As a woman who has worked closely with men in male-dominated industries for more than three decades, you can believe that the #MeToo movement holds some resonance for me.
I applaud the brave women who have recently found the courage, in numbers, to give voice to their stories and name names.
The flood of new allegations does not appear close to being over. Only after this period of discovery can we, as a society, hope to have an adult conversation about what male behavior is acceptable in the workplace. As we have already seen, the stakes will be high for those men who don’t get the message. The stakes have always been high for the women subjected to their abuse.
As a working woman, I have gotten a pretty good look at the underside of the glass ceiling. I know what it means to be paid far less than my male peers for doing the same job. I have had to confront bosses for their inappropriate behavior toward younger women in my charge. At times, I have had to willfully look past inappropriate behavior and strain to see the good in otherwise decent men.
And that brings me to a key truth that is missing from our national conversation about men and women in the workplace: There are many, many more good and decent men out there than there are bad guys. As a woman entrepreneur and the leader of a woman-centric company, I owe much of my success to mutually beneficial collaborative work relationships with men. Has that presented challenges? Sometimes. Has it been rewarding? Absolutely.
The passing of a friend of mine this past December brought this home. Tom Schrack Sr. (pictured above) of Hockenbergs, now part of TriMark, was Foodservice Equipment & Supplies’ (FE&S) Hall of Fame recipient in 2011. Tom was a darn good businessman who earned the respect of his peers in the dealer community over many years of service. He was a man who plainly had his priorities of family, business and community in order, and he worked hard to realize his vision for all three. In 2010, when I had the opportunity to realize my own dream of acquiring FE&S magazine and forming a company of my own, I asked Tom for his support, and he gave it without reservation. I will always remember that he brought a large contingent to our 2010 Dealer of the Year awards in Chicago and because of his stature and influence, others followed.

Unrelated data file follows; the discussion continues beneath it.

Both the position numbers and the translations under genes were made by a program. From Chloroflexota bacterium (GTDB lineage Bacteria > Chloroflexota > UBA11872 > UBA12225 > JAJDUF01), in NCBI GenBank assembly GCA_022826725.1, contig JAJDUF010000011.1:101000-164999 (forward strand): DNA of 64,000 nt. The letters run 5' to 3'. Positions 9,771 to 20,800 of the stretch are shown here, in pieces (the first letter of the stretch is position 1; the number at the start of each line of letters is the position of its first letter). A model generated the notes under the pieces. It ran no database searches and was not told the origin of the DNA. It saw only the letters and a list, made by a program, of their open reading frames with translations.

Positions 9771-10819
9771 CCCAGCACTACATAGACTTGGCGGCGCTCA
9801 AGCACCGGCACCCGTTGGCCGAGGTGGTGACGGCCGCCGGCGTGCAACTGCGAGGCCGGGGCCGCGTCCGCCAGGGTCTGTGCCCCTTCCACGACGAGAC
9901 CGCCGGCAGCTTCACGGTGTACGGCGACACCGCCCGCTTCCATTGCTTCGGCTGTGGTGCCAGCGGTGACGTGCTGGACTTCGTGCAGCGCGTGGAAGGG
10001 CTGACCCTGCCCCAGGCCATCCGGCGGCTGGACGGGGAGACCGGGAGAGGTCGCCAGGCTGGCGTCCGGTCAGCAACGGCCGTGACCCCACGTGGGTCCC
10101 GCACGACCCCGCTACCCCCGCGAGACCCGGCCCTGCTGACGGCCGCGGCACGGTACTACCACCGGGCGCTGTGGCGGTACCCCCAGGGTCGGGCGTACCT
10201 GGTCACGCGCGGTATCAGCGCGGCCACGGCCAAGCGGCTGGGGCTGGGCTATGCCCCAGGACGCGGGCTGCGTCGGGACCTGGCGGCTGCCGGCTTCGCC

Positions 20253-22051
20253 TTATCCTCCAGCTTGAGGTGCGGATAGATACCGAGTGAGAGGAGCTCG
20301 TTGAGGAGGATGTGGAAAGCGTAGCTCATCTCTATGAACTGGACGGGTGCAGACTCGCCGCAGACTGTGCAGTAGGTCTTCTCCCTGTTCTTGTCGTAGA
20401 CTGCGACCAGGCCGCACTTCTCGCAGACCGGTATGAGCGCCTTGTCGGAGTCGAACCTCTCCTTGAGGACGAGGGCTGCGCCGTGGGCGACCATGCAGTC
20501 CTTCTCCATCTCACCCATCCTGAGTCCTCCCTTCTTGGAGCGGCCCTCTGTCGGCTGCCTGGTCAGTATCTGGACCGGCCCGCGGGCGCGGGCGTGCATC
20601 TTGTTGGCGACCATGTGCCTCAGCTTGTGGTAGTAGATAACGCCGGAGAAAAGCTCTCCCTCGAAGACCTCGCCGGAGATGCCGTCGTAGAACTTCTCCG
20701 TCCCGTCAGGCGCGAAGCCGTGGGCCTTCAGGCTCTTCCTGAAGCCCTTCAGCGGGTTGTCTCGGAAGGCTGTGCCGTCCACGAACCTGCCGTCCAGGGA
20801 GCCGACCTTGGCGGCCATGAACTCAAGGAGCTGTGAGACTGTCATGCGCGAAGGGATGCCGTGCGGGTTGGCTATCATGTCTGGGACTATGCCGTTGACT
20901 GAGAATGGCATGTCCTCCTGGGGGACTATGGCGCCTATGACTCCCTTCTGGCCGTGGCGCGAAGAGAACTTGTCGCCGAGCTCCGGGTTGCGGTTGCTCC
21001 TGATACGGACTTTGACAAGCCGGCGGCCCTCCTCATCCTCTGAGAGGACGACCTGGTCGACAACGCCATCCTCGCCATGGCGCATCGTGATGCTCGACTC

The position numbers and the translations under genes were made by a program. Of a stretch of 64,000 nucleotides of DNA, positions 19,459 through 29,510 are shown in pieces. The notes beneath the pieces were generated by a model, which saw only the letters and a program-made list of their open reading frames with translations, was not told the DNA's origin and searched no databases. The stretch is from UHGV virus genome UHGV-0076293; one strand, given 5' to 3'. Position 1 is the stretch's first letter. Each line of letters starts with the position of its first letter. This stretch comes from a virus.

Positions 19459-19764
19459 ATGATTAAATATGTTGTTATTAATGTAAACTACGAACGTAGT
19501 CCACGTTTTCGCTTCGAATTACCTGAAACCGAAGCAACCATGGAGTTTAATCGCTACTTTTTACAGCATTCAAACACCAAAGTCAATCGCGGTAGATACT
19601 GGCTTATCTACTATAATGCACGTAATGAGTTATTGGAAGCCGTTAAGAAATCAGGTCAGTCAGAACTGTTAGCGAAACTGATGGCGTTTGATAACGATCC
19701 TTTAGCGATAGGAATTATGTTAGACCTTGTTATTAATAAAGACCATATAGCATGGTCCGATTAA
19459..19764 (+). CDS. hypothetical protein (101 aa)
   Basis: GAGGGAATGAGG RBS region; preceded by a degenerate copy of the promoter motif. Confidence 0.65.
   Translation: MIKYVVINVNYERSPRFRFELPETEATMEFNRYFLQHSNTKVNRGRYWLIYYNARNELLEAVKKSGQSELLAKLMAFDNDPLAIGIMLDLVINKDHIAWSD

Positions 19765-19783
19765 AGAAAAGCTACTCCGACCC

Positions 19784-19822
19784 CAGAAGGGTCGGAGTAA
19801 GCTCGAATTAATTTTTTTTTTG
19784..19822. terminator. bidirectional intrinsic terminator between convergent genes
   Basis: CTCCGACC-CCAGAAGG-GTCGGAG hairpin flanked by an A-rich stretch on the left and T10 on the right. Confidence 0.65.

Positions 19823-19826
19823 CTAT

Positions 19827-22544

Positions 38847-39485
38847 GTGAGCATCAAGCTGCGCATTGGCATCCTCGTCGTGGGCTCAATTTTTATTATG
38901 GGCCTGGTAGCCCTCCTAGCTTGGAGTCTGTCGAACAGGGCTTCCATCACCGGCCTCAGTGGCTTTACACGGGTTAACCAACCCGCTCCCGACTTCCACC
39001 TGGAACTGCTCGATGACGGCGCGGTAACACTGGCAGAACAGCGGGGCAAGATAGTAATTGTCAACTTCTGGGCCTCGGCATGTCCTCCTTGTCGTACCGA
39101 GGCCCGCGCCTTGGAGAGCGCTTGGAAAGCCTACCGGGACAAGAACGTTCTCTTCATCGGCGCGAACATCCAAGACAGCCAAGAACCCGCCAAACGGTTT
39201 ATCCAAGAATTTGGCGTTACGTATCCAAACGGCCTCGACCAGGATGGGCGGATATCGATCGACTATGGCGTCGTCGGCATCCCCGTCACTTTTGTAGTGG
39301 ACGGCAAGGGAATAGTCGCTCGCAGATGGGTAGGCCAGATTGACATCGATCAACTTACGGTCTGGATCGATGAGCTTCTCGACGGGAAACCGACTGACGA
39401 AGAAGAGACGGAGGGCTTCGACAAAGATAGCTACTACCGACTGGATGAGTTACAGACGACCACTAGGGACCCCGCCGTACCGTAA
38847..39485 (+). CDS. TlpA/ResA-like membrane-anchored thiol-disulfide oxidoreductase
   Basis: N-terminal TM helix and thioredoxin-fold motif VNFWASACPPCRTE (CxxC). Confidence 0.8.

For me, a conversation with Tom was like having a conversation with my own father, and that’s the highest compliment I can give.
So, to my female colleagues, I say, if you see something bad, by all means… say something. That is the only way things will get better. But, if your experience with men is like mine and the vast majority treat you with mutual goodwill and respect, let’s make that part of our conversation too.
Editor’s note: This letter was originally published in the January issue of our sister magazine, Foodservice Equipment and Supplies.